The Problem with a Voter Registration Card
Posted by Daren Bakst at 11:49 AM
I have long argued for a requirement to show a valid photo ID at the polls. The United States Supreme Court (led by liberal Justice Stevens) has completely rejected arguments made by opponents to such a requirement.
You can see my arguments here regarding the issue.
Recent articles are reporting that Republicans are considering an idea to accept a voter registration card in lieu of a valid photo ID. This would be a mistake.
The purpose of requiring a valid photo ID is for the government to know that individuals who are voting really are who they say they are and are properly authorized to vote. The benefit of a photo ID isn't just that a photo exists on the card. If it were, a Blockbuster card would be a great form of ID. The difference between the two is that there is confidence in the authenticity of the ID (the physical ID itself) and the information contained on the ID.
To secure a driver's license, for instance, you have to document proof of identity through two reliable documents such as a social security card and passport.
There is no true proof of identity requirement with a voter registration card--the requirements that have to be met are just as easy to meet as the proof of residency requirements for a driver's license.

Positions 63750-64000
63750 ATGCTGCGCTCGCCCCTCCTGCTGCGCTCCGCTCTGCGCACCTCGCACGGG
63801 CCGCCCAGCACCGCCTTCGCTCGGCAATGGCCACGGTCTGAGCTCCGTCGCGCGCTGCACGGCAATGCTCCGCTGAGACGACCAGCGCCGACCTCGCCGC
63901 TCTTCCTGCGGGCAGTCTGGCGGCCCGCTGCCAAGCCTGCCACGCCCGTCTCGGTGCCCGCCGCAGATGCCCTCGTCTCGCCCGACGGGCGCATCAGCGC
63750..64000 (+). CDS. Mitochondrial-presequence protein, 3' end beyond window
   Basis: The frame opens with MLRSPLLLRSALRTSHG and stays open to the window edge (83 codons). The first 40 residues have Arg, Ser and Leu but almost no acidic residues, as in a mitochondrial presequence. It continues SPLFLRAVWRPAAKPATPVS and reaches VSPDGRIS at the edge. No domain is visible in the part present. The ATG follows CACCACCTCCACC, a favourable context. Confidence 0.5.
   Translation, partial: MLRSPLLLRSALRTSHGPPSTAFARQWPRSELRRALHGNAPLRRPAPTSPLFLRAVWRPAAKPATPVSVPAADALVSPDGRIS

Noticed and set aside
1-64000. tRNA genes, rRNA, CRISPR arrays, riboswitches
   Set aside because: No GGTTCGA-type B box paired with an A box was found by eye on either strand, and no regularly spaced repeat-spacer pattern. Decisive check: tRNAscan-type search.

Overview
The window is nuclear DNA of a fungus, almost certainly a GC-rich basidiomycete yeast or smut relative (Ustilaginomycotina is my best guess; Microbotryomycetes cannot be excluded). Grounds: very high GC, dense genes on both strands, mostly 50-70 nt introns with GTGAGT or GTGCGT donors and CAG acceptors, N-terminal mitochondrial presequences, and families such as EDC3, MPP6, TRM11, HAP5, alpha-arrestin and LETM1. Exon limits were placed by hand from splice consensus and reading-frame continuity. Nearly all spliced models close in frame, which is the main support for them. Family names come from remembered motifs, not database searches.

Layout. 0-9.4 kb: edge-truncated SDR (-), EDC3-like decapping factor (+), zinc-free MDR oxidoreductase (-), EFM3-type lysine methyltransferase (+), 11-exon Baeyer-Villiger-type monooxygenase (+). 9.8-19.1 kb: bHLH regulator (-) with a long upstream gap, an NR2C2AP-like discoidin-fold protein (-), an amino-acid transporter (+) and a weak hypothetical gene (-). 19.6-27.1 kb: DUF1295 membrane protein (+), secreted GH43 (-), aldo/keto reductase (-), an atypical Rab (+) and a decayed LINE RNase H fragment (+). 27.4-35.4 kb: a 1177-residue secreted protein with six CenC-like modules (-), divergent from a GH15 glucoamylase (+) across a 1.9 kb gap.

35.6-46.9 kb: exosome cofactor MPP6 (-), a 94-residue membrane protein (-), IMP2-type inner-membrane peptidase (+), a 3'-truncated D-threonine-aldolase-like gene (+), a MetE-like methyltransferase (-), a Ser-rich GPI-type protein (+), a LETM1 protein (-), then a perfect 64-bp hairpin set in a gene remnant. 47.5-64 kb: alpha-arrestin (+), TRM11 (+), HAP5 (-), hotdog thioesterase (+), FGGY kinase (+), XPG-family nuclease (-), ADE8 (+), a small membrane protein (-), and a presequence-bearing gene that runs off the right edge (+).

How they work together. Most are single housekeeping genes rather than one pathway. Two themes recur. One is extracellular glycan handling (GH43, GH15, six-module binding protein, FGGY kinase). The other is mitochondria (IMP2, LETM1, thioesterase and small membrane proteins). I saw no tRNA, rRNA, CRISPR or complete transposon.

A person can register to vote without ever having to show a photo ID and/or a social security card. In fact, the system is designed so people can register without a photo ID.
If someone wants to register by mail and doesn't have a valid photo ID, they can just provide a copy of a utility bill or bank statement (easy stuff to forge). If they don't provide the utility bill when applying for the voter registration form, they would need to show it at the polls for the time time they vote--after that, they don't have to show it. Imagine a poll worker taking the necessary time to verify the authenticity of a utility bill--that isn't going to happen, nor should it be expected of a poll worker.
The difference between a valid photo ID and a voter registration form is night and day. The former is likely to be an authentic document whereas the latter is far more prone to fraud. Put it this way, when someone registers to vote, the government has no way to know that the person is really who he says he is--there's no identity requirement. As a result, it also would be easy to come up with multiple fake identities to register. The same can't be said about a DMV-issued photo ID.
If North Carolina developed a system identical to Indiana, there would be no legal problems (since the Supreme Court held such a system to be constitutional).
There would be a minor cost for providing free IDs to those who can't afford an ID (like the Indiana law), but the cost doesn't justify not moving forward with this important reform.
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